Great Britain's trade with Asia began with the formation of the British East India Company in the early 17th century. The joint-stock company ultimately focused its trading operations on mainland India, exporting products such as textiles, pepper, tea and opium. In the 18th century, the company was forced to defend its trading operations against French intrusion and French-supported Indian factions. Great Britain's quest to expand its economic and political authority, in India and worldwide, combined with the belief that India required civilizing led to the decision to absorb India into the British Empire.

From Competitor to Protector

The East India Company's early trade with India was subject to the authority of the powerful Mughal Empire. The company competed with other European traders in India for Mughal favor. As the authority of the Mughal Empire weakened, different Indian factions fought for control and company factories were raided during the conflicts. The company began to arm and fortify its factories in an effort to protect its commercial interests and those of its Indian trading partners. Although the company was not seeking to conquer Indian trading centers, it established political authority in Madras, Bombay and Calcutta.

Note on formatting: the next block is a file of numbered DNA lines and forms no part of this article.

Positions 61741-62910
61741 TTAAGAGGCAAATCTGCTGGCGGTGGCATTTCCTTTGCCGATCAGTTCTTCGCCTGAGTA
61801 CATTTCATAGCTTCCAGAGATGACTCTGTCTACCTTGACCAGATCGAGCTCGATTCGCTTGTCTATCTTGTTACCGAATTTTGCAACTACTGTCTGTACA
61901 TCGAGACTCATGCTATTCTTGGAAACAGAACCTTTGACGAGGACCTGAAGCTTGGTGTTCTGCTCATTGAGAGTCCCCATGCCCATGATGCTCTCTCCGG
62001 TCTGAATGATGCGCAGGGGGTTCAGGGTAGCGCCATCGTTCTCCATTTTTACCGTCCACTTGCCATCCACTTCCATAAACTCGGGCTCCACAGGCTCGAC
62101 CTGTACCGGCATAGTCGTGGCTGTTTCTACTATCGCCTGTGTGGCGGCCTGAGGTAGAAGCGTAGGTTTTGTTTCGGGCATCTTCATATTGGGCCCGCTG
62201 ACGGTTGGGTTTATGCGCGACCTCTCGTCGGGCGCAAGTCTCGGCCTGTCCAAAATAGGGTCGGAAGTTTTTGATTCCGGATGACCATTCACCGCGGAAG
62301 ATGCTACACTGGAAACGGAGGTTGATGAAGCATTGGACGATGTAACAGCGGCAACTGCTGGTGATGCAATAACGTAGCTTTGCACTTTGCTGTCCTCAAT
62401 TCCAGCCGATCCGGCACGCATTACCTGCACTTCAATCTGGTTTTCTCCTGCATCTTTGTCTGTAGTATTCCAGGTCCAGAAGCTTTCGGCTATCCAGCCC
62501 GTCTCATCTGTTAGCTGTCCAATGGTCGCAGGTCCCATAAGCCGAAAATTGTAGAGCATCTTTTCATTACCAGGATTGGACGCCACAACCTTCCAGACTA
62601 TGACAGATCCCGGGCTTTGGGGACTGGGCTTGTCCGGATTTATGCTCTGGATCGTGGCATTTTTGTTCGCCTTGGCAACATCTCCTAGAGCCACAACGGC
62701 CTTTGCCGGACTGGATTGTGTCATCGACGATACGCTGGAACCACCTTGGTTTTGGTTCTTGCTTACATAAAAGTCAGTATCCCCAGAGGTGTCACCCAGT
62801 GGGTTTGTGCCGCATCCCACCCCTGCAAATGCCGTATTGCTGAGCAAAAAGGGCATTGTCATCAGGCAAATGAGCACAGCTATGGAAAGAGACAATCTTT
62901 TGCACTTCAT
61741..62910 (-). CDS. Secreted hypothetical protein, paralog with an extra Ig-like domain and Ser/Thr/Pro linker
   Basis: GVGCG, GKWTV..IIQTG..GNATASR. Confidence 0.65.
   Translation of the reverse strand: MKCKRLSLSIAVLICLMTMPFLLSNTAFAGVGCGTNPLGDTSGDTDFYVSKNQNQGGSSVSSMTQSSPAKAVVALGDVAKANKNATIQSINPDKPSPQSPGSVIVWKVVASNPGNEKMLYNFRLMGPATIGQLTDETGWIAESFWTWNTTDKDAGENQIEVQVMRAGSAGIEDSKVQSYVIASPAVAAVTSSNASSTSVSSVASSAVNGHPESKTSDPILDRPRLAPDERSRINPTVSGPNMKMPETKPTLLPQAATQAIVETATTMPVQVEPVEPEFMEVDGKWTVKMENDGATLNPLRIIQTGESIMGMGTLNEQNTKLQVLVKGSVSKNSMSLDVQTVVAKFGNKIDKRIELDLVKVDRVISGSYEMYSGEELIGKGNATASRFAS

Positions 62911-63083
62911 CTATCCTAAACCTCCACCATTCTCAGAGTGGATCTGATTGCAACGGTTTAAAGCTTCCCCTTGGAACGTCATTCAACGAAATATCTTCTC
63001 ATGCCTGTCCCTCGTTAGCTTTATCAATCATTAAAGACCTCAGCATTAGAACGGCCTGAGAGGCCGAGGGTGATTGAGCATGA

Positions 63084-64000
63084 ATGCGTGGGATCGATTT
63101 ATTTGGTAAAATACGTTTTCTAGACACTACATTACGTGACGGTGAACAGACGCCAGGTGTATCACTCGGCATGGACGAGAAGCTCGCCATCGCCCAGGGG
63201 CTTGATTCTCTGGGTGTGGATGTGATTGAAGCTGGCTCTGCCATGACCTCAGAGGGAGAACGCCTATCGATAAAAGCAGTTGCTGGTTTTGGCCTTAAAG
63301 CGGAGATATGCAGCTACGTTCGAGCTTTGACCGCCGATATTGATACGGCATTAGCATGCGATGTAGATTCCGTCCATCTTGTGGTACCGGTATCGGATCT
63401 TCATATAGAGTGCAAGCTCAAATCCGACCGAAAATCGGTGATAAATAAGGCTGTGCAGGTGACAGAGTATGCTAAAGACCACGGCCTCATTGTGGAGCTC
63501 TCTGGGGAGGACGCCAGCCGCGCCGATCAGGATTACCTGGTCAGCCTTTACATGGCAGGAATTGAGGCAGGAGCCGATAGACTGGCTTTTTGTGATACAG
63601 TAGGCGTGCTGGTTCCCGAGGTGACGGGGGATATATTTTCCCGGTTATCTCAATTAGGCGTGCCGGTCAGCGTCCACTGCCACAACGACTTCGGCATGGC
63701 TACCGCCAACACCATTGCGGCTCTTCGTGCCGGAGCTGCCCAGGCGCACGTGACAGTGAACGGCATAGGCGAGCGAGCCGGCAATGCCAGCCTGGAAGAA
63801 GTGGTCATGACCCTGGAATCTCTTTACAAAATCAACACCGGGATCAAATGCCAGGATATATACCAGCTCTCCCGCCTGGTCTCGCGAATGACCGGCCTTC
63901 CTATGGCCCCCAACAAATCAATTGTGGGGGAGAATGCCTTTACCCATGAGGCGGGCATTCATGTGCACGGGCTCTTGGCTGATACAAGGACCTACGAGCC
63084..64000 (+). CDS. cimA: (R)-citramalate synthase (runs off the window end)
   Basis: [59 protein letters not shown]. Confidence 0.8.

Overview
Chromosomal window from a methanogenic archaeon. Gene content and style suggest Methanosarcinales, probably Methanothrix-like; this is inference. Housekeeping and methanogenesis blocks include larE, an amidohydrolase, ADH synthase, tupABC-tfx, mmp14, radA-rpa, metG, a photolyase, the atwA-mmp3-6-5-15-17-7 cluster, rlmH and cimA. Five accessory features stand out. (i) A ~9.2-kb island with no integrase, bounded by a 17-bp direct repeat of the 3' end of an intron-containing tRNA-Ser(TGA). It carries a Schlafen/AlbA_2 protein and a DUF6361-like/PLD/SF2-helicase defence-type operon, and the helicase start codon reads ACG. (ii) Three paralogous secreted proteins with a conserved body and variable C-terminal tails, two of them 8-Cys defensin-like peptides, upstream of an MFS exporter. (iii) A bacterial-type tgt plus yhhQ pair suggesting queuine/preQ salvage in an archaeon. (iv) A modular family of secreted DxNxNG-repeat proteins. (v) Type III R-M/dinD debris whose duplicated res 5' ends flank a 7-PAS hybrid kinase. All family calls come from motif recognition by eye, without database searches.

From Protector to Puppeteer

In 1756, the Nawab of Bengal captured Fort William and imprisoned about 60 British soldiers overnight in an airless cell. About 40 soldiers subsequently suffocated and died. The incident, known as "The Black Hole of Calcutta," confirmed British opinion that Indians were ruthless barbarians who needed to be taught civilized ways.

The Battle of Plassey in 1757 represents a turning point at which the East India Company ceased being only a trading company and openly asserted its superior political maneuvering and military might. At Plassey, the company displayed its ability as a king-maker, placing a favored Indian ruler at the head of a puppet-government that the company directed.

Puppeteer to Provincial Ruler

A more powerful step toward British control of India took place in 1765, when the Mughal emperor of India signed a treaty giving the East India Company the right to collect revenues in Bengal, Bihar and Orissa. Though the company was amassing great wealth as a trading enterprise, the power and wealth afforded the company as a ruling entity was even greater. Control of Bengal, India's richest province, made it easy for the company to take control of other provinces in India.

Parliament Takes Control

British expansion in India continued under several governor-generals appointed by the East India Company. In England, meanwhile, company shareholders were pressing Parliament to reform the East India Company's involvement in India. Many shareholders, including statesman Edmund Burke, believed company officials were withholding returns and were repressing the native population. Burke and others sought a separation of powers, limiting the company to trading privileges while giving Parliament the authority to govern. The India Act of 1784 allowed Parliament and the company shared control of India. This arrangement stood until the Indian Rebellion of 1857. British troops quashed the rebellion and deposed the last Mughal emperor, who was convicted of sedition. The East India Company was abolished, and India became a Crown colony.